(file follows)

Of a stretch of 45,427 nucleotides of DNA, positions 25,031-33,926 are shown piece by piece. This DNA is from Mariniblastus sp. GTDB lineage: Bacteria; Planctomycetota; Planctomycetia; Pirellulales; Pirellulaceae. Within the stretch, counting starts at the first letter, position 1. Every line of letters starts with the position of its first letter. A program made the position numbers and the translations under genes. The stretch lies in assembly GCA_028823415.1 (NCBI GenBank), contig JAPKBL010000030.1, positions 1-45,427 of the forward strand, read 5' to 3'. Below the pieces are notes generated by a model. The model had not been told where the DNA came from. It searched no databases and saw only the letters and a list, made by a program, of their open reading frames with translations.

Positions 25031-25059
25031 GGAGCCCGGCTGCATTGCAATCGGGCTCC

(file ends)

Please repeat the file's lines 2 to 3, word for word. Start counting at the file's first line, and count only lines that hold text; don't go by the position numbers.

Positions 25031-25059
25031 GGAGCCCGGCTGCATTGCAATCGGGCTCC